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Wood Stove Buying Guide: How to Buy the Right Wood Burning Stove in 8 Essential Steps

Wednesday, September 13th, 2017 How To | Blogs & Information Comments
wood stove checklist

There are so many types of wood stoves for sale everywhere. Knowing how to buy the right wood stove is the single biggest way to avoid buyer’s remorse. Many buyers, when looking for wood stoves for sale, miss important details and purchase an inefficient wood stove because they are anxious to finish shopping and get burning. A happy winter and a beautiful fire is the result of knowing how to buy the right wood stove. wood stoves for sale checklistThere are a lot of wood stoves for sale right now, but buying a wood stove is more complicated than just picking the first one available.

There are many things to remember when buying a wood stove. To make your life a little easier, we put together a checklist of the most important items you need to take into account so you know how to buy the right wood stove.


Wood Stove Buying Guide:

 1. Decide if you need a freestanding or fireplace insert stove

There are essentially two types of wood stoves for sale: free standing stoves and fireplace inserts. Freestanding wood burning stoves generally come with a lot more functionality. While freestanding wood burning stoves can sometimes fit in a masonry fireplace, fireplace inserts are perfect if the only good space for your wood stove is in a small, existing masonry fireplace.

 2. Pick the right size wood stove

How big of a wood stove do you need? A number of wood stoves for sale come with huge fireboxes, 3, 4, and sometimes even 5 cubic feet. But with modern insulation and the supplementary heat that most houses have now, these are usually overkill. A home between 2,000 and 3,000 square feet usually calls for a wood stove with a firebox between 2 and 2.5 cubic feet. If you’re heating a smaller space, like a garage or a cabin, you might want to try looking for even smaller wood burning stoves – 1 to 1.5 cubic feet.

 3. Efficiency, efficiency, efficiency

Higher efficiency means less money spent on wood, less work chopping and hauling wood, and a product that is better for the environment. Older wood stoves tend to be inefficient and waste wood and many companies don’t publish their efficiencies as a result. Look for wood stoves for sale that have EPA listed efficiencies of 70% or above to get the most bang for your buck. Some new stoves, like MF Fire’s Catalyst, also come with smart thermostat technology that helps to cut down on overheating, giving a real world efficiency boost of 20 to 25%. Buying a wood stove from MF Fire means less chopping, less stacking, and fewer trips to the wood pile during winter storms.

 4. Future Proof: Clean air and the new EPA regulations

Gone are the days of smoke belching potbelly stoves. New clean air standards have set a high bar, restricting wood stove smoke emissions to only 2.0 grams/hour by January 2020, making nearly 85% of currently available wood stove illegal to sell. But some manufacturers are still trying to squeeze out their old units before the deadline. To get the cleanest and most efficient burn, look for wood burning stoves for sale with EPA listed emissions below 2.0 g/hr.

 5. Catalytic or non-catalytic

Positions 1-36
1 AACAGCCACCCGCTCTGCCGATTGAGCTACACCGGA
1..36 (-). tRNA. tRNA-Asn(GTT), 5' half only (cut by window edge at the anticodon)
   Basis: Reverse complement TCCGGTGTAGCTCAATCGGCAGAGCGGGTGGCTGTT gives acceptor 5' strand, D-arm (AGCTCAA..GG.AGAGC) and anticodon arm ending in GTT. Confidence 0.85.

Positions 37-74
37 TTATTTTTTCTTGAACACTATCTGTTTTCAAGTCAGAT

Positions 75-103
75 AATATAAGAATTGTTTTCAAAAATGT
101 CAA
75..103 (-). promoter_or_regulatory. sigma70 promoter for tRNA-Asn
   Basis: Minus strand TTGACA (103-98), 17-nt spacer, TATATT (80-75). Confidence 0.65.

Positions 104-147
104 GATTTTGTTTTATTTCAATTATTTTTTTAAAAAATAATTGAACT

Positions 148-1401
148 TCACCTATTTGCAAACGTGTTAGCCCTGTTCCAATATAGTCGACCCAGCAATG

When they were first introduced in the 80’s catalytic stoves, or wood burning stoves that use a catalytic combustor to reduce emissions, got a bad reputation. These initial poorly designed wood burning stoves were impossible to get started and used catalytic combustors that fouled and went bad after only a few seasons. New catalytic stoves don’t have those problems. Most catalytic wood stoves for sale today are significantly cleaner and more efficient than their non-catalytic counterparts and those catalytic combustors can last for 10 years or more. When they do need to be replaced, the replacements generally cost less than $100. Some catalytic stoves can be harder to start, but buying a wood stove with new smart stove technology like automatic igniters or MF Fire’s TurboStart technology makes them easier to start than ever.

 6. Some like it smart

Technology is in everything nowadays: phones, cars, even refrigerators. Modern wood stoves are no exception. Some new wood stoves include features that make it easier to start, remotely control your burn, and even to protect your family from chimney fires. Buying a wood stove with these modern features help those of us who are getting up in years to do a little less work and have a lot more peace of mind. While smart wood stoves frequently cost a bit more, buying a wood stove with the added features are usually more than worth it.

 7. Find a qualified installer

Knowing how to buy the right wood stove isn’t enough. If it isn’t properly installed, even the best wood burning stoves will give you bad results. We like to get the best service and installation for your wood burning stoves, so we recommend chimney sweeps certified by the Chimney Safety Institute of America (CSIA). The CSIA has been the industry leader in chimney maintenance since 1983. There are more than 1,800 certified chimney sweeps across North America. To find one near you use the CSIA Certified Professional Locator on their site, here.

 8. Go ahead and schedule that first chimney cleaning

All wood burning stoves need proper maintenance. We recommend getting your chimney swept at the beginning of every burning season, and maybe more frequently if you notice any problems. With more and more people switching to wood stoves every year, chimney sweeps usually fill their schedules up fast. After buying a wood stove, set that cleaning appointment early to make sure you keep burning happy.